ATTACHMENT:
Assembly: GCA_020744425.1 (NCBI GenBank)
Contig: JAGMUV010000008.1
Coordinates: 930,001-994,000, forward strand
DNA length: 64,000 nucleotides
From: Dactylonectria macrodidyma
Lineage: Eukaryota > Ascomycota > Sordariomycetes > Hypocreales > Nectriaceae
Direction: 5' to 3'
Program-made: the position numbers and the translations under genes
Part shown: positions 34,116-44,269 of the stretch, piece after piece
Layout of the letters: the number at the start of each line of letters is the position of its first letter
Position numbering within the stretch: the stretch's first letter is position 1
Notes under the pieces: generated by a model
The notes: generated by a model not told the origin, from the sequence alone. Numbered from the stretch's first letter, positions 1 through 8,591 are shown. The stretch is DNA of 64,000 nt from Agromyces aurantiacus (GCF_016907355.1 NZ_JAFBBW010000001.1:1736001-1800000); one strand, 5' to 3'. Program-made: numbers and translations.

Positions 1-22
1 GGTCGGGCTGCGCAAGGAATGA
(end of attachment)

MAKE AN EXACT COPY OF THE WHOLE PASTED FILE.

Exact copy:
Assembly: GCA_020744425.1 (NCBI GenBank)
Contig: JAGMUV010000008.1
Coordinates: 930,001-994,000, forward strand
DNA length: 64,000 nucleotides
From: Dactylonectria macrodidyma
Lineage: Eukaryota > Ascomycota > Sordariomycetes > Hypocreales > Nectriaceae
Direction: 5' to 3'
Program-made: the position numbers and the translations under genes
Part shown: positions 34,116-44,269 of the stretch, piece after piece
Layout of the letters: the number at the start of each line of letters is the position of its first letter
Position numbering within the stretch: the stretch's first letter is position 1
Notes under the pieces: generated by a model
The notes: generated by a model not told the origin, from the sequence alone. Numbered from the stretch's first letter, positions 1 through 8,591 are shown. The stretch is DNA of 64,000 nt from Agromyces aurantiacus (GCF_016907355.1 NZ_JAFBBW010000001.1:1736001-1800000); one strand, 5' to 3'. Program-made: numbers and translations.

Positions 1-22
1 GGTCGGGCTGCGCAAGGAATGA